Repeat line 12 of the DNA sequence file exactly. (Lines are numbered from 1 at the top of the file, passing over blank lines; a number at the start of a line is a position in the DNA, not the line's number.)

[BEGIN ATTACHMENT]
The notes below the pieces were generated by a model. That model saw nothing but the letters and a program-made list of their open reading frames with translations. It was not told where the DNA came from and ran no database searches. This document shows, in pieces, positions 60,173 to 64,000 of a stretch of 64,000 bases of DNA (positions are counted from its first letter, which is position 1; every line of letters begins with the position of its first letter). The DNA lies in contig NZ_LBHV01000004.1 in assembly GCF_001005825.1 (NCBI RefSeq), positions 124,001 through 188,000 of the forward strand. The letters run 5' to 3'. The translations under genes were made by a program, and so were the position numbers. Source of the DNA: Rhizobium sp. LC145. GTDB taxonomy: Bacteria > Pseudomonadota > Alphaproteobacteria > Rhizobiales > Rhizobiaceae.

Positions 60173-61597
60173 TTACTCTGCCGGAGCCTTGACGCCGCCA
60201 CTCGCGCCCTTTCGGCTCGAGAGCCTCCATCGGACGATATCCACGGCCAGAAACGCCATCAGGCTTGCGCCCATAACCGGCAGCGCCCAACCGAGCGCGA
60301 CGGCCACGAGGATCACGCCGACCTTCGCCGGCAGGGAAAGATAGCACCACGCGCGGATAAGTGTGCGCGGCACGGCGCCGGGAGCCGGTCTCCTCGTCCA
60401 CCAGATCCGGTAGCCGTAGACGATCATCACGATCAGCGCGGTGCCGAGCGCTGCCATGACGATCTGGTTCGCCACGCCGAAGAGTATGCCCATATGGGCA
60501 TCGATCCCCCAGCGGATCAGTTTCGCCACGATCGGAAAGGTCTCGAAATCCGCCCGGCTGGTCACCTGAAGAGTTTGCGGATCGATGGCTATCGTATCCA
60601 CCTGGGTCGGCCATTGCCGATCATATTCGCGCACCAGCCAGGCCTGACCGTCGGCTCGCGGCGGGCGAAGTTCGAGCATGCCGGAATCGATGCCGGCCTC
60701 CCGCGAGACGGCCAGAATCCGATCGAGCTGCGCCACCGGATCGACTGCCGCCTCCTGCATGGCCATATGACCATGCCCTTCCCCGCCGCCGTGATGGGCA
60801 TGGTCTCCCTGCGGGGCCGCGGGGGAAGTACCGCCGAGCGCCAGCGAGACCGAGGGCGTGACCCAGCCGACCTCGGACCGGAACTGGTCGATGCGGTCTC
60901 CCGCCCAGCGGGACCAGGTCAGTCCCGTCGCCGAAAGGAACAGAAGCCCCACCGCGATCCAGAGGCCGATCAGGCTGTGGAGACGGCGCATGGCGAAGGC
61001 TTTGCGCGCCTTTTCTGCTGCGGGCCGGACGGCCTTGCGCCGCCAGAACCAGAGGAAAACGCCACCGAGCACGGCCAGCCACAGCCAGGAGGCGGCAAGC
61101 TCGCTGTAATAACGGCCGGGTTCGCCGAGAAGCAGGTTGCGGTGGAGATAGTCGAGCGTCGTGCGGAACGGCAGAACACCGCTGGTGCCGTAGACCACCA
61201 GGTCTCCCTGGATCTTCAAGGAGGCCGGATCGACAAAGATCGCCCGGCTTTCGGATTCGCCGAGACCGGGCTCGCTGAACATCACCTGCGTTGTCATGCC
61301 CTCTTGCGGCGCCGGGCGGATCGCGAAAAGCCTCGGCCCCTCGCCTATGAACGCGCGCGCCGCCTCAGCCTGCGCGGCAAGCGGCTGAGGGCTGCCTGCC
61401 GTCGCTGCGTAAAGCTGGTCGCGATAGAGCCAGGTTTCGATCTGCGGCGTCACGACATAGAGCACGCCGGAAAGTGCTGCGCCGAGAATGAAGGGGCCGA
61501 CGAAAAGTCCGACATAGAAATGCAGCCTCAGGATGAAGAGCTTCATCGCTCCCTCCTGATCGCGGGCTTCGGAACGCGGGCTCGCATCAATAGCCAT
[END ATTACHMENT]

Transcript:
61001 TTTGCGCGCCTTTTCTGCTGCGGGCCGGACGGCCTTGCGCCGCCAGAACCAGAGGAAAACGCCACCGAGCACGGCCAGCCACAGCCAGGAGGCGGCAAGC